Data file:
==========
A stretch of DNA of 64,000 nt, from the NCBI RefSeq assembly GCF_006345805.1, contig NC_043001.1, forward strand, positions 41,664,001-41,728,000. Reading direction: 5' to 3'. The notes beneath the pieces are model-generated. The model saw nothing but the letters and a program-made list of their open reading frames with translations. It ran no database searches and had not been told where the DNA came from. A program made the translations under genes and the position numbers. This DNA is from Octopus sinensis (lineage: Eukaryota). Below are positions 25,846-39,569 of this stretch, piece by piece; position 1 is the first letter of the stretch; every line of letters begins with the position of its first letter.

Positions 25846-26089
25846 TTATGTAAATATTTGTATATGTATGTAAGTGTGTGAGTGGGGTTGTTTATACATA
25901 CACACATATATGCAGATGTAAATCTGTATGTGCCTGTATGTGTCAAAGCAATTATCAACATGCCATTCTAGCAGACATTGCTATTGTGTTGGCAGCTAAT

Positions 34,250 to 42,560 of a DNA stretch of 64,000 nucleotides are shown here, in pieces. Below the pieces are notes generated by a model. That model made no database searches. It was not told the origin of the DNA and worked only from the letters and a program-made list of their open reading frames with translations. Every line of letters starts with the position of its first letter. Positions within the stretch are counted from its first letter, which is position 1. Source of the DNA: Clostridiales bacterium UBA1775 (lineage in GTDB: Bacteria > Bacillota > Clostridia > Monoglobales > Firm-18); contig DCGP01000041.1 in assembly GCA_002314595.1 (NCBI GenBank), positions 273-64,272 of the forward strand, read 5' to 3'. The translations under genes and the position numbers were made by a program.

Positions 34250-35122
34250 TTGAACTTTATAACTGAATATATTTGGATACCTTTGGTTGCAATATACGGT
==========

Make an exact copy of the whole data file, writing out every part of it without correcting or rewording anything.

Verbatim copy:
A stretch of DNA of 64,000 nt, from the NCBI RefSeq assembly GCF_006345805.1, contig NC_043001.1, forward strand, positions 41,664,001-41,728,000. Reading direction: 5' to 3'. The notes beneath the pieces are model-generated. The model saw nothing but the letters and a program-made list of their open reading frames with translations. It ran no database searches and had not been told where the DNA came from. A program made the translations under genes and the position numbers. This DNA is from Octopus sinensis (lineage: Eukaryota). Below are positions 25,846-39,569 of this stretch, piece by piece; position 1 is the first letter of the stretch; every line of letters begins with the position of its first letter.

Positions 25846-26089
25846 TTATGTAAATATTTGTATATGTATGTAAGTGTGTGAGTGGGGTTGTTTATACATA
25901 CACACATATATGCAGATGTAAATCTGTATGTGCCTGTATGTGTCAAAGCAATTATCAACATGCCATTCTAGCAGACATTGCTATTGTGTTGGCAGCTAAT

Positions 34,250 to 42,560 of a DNA stretch of 64,000 nucleotides are shown here, in pieces. Below the pieces are notes generated by a model. That model made no database searches. It was not told the origin of the DNA and worked only from the letters and a program-made list of their open reading frames with translations. Every line of letters starts with the position of its first letter. Positions within the stretch are counted from its first letter, which is position 1. Source of the DNA: Clostridiales bacterium UBA1775 (lineage in GTDB: Bacteria > Bacillota > Clostridia > Monoglobales > Firm-18); contig DCGP01000041.1 in assembly GCA_002314595.1 (NCBI GenBank), positions 273-64,272 of the forward strand, read 5' to 3'. The translations under genes and the position numbers were made by a program.

Positions 34250-35122
34250 TTGAACTTTATAACTGAATATATTTGGATACCTTTGGTTGCAATATACGGT